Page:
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First Response for a Mental Health Crisis at Work

mental health crisis
  • Published
  • 28 May 2024
  • Category
  • General

A mental health crisis can be triggered by events inside and outside of the workplace, including personal conflicts, pressure to produce, the news, family issues, financial worries and stress, in general. Mental health crises can arise suddenly and unexpectedly, leaving colleagues and people in workplace leadership uncertain about how to respond. We want to take this opportunity to provide some reminders about appropriate steps to take when an employee experiences a mental health crisis at work. An emergency response is warranted when someone is in immediate danger of harming themselves or others.

When an employee experiences a psychotic episode, symptoms may include hallucinations and/or delusions, incoherent speech and/or behavior that is inappropriate for the situation. Psychosis is associated with mental health conditions such as schizophrenia, bipolar disorder and severe depression. In some cases, it may be triggered by substance use, extreme stress, trauma or physical conditions affecting the brain.

An estimated 6 million American adults have panic disorder, a type of anxiety disorder associated with panic attacks, according to Mental Health First Aid and the National Council for Mental Wellbeing. Physical symptoms of a panic attack may include shaking, sweating, numbness, dizziness, heart palpitations, chest pain, shortness of breath, and chills or hot flashes. These can also be symptoms of a heart attack. It’s important to quickly assess the situation and call 911 when the underlying cause of symptoms is unclear.

It is not fully understood what causes panic attacks. Genetics, experiences involving trauma or major stress, having a disposition that is more prone to negative feelings and changes in brain function are believed to be contributing factors, according to the Substance Abuse and Mental Health Services Administration (SAMHSA). While anyone can experience a panic attack, people with panic disorder experience repeated occurrences and may suffer from anxiety and social isolation in anticipation of the next one.

SAMSHA supports a national, 24/7 helpline to provide immediate intervention during a mental health crisis: 1-800-662-HELP (4357).


Mental health first aid is about providing support and encouragement, not attempting to diagnose or treat an employee’s condition. Experts recommend reassuring an employee in crisis that help is on the way. If feasible, the person may be instructed to take slow, deep breaths, which has a calming effect.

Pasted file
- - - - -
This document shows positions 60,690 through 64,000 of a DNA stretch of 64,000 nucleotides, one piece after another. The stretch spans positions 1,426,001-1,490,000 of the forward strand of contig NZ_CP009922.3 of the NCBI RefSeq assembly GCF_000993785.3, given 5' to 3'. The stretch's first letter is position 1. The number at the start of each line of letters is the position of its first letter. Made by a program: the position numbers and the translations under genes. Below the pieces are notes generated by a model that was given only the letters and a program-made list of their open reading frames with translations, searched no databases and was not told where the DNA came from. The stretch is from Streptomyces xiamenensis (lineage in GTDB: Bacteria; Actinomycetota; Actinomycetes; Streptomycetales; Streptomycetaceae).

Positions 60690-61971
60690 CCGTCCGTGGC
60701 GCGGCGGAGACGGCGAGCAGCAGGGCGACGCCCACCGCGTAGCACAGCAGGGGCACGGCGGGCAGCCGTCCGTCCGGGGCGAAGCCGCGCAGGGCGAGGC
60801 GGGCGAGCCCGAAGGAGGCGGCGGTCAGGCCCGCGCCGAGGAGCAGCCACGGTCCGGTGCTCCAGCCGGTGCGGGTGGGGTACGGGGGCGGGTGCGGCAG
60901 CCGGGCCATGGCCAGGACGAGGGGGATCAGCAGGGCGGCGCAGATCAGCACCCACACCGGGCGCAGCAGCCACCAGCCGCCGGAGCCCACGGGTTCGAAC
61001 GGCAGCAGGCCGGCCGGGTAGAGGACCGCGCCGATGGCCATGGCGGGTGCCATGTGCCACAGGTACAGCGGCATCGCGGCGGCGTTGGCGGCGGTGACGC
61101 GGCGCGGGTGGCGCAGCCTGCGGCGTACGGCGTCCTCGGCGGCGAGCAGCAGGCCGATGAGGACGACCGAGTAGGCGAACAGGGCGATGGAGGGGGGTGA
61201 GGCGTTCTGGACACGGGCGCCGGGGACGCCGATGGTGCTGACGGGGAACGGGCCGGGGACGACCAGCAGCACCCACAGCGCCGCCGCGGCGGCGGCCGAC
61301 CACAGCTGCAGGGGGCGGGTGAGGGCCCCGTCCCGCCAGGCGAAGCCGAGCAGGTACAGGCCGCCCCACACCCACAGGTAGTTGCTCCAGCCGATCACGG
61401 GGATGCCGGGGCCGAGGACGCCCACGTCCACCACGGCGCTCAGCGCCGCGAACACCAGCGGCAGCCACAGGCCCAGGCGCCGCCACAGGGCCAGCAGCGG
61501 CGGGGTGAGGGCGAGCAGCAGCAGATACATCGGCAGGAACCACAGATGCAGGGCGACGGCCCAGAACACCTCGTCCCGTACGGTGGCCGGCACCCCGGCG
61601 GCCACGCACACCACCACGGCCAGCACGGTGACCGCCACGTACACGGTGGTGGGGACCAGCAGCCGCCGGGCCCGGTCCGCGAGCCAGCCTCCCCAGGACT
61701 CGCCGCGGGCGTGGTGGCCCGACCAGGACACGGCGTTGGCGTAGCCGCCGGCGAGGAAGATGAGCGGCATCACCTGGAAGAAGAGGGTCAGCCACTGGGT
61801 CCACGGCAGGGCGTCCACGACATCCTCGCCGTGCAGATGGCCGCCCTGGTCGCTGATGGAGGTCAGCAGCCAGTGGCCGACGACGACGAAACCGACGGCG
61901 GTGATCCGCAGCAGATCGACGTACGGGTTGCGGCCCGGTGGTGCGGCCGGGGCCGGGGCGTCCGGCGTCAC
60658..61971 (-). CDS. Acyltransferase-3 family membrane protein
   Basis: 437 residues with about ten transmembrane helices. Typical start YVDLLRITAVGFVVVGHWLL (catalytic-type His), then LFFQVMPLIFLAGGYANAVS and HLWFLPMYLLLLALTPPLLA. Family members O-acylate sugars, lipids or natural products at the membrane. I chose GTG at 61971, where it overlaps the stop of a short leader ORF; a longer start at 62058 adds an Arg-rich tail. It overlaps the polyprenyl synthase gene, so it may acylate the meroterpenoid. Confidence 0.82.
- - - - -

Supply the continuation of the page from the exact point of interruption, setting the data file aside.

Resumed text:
Employers may rely on professionals trained in mental health first aid to assist with de-escalation. The training involves a five-step process:

  1. Assess the risk of self-harm.
  2. Listen with empathy and without judgment.
  3. Provide reassurance and information.
  4. Encourage obtaining professional help.
  5. Encourage self-help and other support strategies.

There are also courses available via the National Child Traumatic Stress Network on psychological first aid and skills for psychological recovery that are designed for those who respond to disasters.


Many companies offer employees access to medical, mental and behavioral health professionals who can assist with the development of a comprehensive assessment and treatment plan in follow-up to a critical situation. WorkCare assists employers with first response in the workplace and the management of referrals to employee assistance programs (EAP) and clinicians who provide mental health fitness-for-work assessments. There are also free or low-cost resources available in most communities for those who do not have access to an EAP.

In addition to leaning on experts, employers are advised to educate themselves about common disorders. Employers should ensure that affected employees are not discriminated against due to their condition and that they receive the time they need to recover and safely resume work and activities of daily life. Check WorkCare’s resources page to learn more about topics like this and other ways you can support employee health, safety and overall well-being.